New Research of Semiconductor Homostructures can Lead to LED Technology Breakthrough

Superinjection is a physical effect that underlies modern LEDs and lasers and was believed to occur only in semiconductor heterostructures in the past. Recently, researchers from the Moscow Institute of Physics and Technology (MIPT) have found that the effect can also occur in homostructures, which opens up new prospects for the development of light sources.

In the 1960’s, Zhores Alferov and Herbert Kroemer proposed to use heterostructures, which consist of two or more complementary semiconductors to generate wider bandgaps, enabling the concentration of electrons and holes in the middle layer to reach higher values. The effect, known as superinjection, allows semiconductors to emit light with frequent recombination of electrons and holes (the free charge carriers in any semiconductor). The technology is the basis of modern semiconductor lasers and LEDs.


(Image: MIPT)

In a research published in February 21 in the journal Semiconductor Science and Technology, Igor Khramtsov and Dmitry Fedyanin from the MIPT discovered that it is possible to achieve superinjection with just one material and most of the known semiconductors can work with the method. They predict a superinjection effect in diamond p-i-n diodes that allows for the injection of orders of magnitude more electrons into the i-region of the diode than doping of the n-type injection layer allows.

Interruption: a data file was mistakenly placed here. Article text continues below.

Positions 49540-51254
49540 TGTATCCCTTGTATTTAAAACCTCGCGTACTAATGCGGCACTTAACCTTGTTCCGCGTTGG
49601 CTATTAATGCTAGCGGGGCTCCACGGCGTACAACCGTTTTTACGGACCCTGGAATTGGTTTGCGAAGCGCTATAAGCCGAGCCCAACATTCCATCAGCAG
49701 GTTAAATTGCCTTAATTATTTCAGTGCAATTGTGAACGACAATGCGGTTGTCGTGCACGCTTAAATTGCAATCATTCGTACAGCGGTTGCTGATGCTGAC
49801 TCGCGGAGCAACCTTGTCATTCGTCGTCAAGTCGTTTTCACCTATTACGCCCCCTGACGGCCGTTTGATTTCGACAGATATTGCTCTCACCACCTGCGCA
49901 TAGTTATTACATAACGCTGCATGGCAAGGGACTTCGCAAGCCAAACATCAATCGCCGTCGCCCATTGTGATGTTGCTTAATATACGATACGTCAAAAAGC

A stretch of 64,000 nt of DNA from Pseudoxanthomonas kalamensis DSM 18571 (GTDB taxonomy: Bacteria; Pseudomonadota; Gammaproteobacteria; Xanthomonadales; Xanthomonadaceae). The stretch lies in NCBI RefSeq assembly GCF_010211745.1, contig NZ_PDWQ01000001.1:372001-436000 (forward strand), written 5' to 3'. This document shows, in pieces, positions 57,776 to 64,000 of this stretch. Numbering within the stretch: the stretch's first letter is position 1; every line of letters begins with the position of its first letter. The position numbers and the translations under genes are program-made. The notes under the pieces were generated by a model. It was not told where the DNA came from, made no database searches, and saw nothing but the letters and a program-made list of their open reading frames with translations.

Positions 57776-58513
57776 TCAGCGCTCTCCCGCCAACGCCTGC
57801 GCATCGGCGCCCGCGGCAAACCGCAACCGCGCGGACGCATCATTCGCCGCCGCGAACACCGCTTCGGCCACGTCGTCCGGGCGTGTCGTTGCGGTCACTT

"In the case of silicon and germanium, superinjection requires cryogenic temperatures, and this casts doubt on the utility of the effect. But in diamond or gallium nitride, strong superinjection can occur even at room temperature," Dr. Fedyanin said. This means that the effect can be used to create mass market devices. According to the new paper, superinjection can produce electron concentrations in a diamond diode that are 10,000 times higher than those previously believed to be ultimately possible. As a result, diamond can serve as the basis for ultraviolet LEDs thousands of times brighter than what the most optimistic theoretical calculations predicted. "Surprisingly, the effect of superinjection in diamond is 50 to 100 times stronger than that used in most mass market semiconductor LEDs and lasers based on heterostructures," Khramtsov pointed out.

According to the researchers, superinjection should be possible in a wide range of semiconductors, from conventional wide-bandgap semiconductors to novel two-dimensional materials. The technology breakthrough paves the way for designing highly efficient blue, violet, ultraviolet, and white LEDs, as well as light sources for optical wireless communication (Li-Fi), new types of lasers, transmitters for the quantum internet, and optical devices for early disease diagnostics.

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